Is there regular, daily foot traffic? Easy parking? Will you stand out or blend in among other businesses? Yes, location makes or breaks a coffee house business. Consider questions like: Is your location easy to access during non-rush hour and rush hour? What is the traffic count, and is it sufficient to drive sales? Will parking be easy or congested? Do you share parking with other vendors? Is there enough reserved parking spaces for your business? What types of businesses surround you, and do they attract the same types of customers you seek? Is your location within walking distance to residential and business communities? If your model depends on foot traffic, are there enough pedestrians to sustain your business?

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Many coffee shops find they need to also sell food to be able to generate big enough average ticket sales.

Sales… what do you need in gross sales each month to pay your costs of goods, payroll, and overhead expenses?

To generate the sales revenue you need, do you need to also sell food? (The answer is most often yes.) How many tickets do you need per day, and at what average value? 150 tickets at an average of $10 per day? 300 tickets at $7 per day? Will your location support that number of tickets per day? Will the customer-base spend an average of $10 per visit?

How are you going to generate the foot traffic you need to generate the quantity of tickets you need?

“Build it and they will come” does not work… aggressive community engagement, social media presence, promotion, and fast, happy, excellent customer service are critical. Great online reviews are necessary.  Will you be able to manage the various online review sites where your customers will post? One of the best ways to learn what works and what doesn’t is to study successful coffee houses. For your own business, you should consider having someone designated for generating new customers and keeping existing ones.

Eye-opener (at least for me it always is)… How many $10 tickets does it take, for example, to pay for $2000 in monthly rent?

If you operate on a typical restaurant financial model – with expenses budgeted at 30 percent of gross revenue, then you need at least $6600 per month in revenue just to cover rent… this does not include your other expenses! If your average ticket is $10, then in a given month, you would need 660 tickets to cover the rent. In a 30-day month, that translates into 22 tickets a day… just to pay the rent.

Stamina and going it alone…

Building and running a new business is hard work and requires an above-average amount of stamina. Do you have the energy and resilience it takes to work 7 [long] days a week? Can you do it for the first year or longer?  Are you a good multi-tasker? Can you talk to to customers while you are making their breakfast or their latte?

Finding a good working partner can help immensely, not only to share the workload but also the stress that comes with being a business owner. While not everyone is built for working with a partner (I respect those who have the capacity to go-it alone), I believe that most are. The key is knowing each other on a deeply personal level, getting clear on expected investment of time and capital, responsibilities, etc… and agreeing to an amicable exit strategy if the partnership doesn’t work out. Regardless of what some folks say, friendship is part and parcel to any viable, sustainable business partnership… at least in my experience.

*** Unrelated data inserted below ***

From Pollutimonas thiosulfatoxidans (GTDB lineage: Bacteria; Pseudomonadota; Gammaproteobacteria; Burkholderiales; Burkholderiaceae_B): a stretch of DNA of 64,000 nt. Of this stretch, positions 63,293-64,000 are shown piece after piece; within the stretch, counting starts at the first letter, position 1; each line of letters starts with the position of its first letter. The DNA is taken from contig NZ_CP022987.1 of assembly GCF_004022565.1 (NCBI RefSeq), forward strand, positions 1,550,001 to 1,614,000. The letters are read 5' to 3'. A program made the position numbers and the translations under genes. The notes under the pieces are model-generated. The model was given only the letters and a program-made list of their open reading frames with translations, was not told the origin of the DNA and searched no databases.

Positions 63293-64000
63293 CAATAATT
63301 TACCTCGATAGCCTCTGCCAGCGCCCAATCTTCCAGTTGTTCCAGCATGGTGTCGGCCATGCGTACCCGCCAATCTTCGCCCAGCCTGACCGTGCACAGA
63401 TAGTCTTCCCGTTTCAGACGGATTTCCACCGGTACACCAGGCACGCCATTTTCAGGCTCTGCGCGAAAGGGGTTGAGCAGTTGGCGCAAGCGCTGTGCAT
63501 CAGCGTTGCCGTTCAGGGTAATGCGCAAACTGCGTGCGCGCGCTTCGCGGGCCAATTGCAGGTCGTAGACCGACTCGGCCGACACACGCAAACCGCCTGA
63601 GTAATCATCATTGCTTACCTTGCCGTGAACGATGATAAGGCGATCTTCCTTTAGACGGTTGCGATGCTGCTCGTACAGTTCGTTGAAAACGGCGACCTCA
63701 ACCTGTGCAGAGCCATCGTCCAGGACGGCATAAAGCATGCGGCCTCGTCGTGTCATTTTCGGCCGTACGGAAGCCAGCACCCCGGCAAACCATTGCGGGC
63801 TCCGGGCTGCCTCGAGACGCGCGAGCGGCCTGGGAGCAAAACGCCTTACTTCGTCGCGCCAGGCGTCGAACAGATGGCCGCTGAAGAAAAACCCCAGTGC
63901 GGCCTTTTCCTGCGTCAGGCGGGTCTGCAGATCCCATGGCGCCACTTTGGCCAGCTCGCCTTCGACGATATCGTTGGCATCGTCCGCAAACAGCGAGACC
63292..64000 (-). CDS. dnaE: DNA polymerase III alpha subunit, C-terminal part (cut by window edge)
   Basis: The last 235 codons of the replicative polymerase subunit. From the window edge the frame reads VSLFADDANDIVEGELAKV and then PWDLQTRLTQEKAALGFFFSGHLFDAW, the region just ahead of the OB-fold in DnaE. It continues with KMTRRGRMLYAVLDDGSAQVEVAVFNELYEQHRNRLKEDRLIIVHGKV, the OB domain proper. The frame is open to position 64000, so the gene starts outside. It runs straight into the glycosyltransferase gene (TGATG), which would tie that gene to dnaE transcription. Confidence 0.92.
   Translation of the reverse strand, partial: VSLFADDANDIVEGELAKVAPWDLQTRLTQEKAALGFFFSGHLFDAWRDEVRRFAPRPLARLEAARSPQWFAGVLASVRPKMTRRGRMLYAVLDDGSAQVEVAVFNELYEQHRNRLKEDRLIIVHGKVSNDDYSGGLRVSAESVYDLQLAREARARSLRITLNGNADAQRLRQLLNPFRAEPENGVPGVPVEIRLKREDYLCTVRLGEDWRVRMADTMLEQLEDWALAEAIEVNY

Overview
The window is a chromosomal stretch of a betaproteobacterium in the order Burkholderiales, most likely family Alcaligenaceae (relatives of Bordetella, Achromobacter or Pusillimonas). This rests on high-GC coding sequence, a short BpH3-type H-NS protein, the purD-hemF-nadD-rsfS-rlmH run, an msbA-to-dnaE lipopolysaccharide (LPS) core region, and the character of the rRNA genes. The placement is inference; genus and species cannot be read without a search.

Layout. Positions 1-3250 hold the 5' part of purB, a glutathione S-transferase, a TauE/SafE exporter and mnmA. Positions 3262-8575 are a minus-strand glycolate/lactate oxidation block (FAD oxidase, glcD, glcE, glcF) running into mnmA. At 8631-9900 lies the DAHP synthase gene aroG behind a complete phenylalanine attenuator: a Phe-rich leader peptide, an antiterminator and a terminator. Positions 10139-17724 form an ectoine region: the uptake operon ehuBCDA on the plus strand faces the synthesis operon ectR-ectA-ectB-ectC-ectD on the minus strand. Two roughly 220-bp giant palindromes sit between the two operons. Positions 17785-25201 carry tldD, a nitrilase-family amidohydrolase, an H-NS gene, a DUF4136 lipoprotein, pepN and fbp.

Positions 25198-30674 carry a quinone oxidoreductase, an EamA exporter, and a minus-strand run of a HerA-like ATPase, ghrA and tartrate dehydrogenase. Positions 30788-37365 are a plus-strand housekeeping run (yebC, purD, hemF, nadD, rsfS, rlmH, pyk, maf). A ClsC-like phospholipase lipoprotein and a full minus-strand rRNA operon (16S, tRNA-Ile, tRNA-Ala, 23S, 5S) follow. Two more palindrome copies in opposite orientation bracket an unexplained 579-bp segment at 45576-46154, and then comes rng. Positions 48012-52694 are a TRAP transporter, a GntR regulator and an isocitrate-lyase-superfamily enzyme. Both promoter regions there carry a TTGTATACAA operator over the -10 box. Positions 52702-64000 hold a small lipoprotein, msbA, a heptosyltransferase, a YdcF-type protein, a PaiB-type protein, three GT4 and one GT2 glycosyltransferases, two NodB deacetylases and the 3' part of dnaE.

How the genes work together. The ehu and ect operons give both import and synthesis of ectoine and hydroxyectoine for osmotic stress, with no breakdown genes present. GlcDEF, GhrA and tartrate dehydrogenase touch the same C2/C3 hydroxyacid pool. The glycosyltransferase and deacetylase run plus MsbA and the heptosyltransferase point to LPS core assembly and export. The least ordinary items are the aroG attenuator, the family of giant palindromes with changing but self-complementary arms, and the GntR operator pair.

Finally, among the various elements lying at the heart of sustainable coffee house businesses, I would highlight the following three:

  • Make a habit of solid business and financial management systems and practices. You will need a good bookkeeper to help you track your costs of goods and expenses. It will be impossible to know if you’re making money if you don’t accurately track your COGs and expenses.

  • Keep a robust sales and marketing function.  Even when things are going well, your best customers will move, your competition will increase, your best-trained barista will get a full-time job.  You must keep generating new customers.

  • Your commitment to win-win relationships with key stakeholders….. from the hard-working women and men who grow your coffee, to the roaster who supplies you with your most critical ingredient, to your food vendors, staff, the community that surrounds and supports you, and the customers who come back day-in and day-out. The key to all of these is creating win-win relationships all around. Your sanity will depend on it.

General rule of thumb from a cranky old business mentor… “if you want to improve your chances of success with a new business, take your sales projections and cut them in half, double your projected expenses and the amount of time it takes to launch and reach breakeven, and if you have the grit and capital to survive these conditions, you stand a good chance of making it.” A little Draconian but a valid point all the same.

Helping to grow our coffee business has been one of the most exciting, and rewarding endeavors of my life. I am consistently inspired by the work-ethic and creativity I see from everyone along the supply chain- from our trading partners to my fellow coffee entrepreneurs. But my work is not done. It’s never done, and I know now that coffee businesses are not for the faint of heart.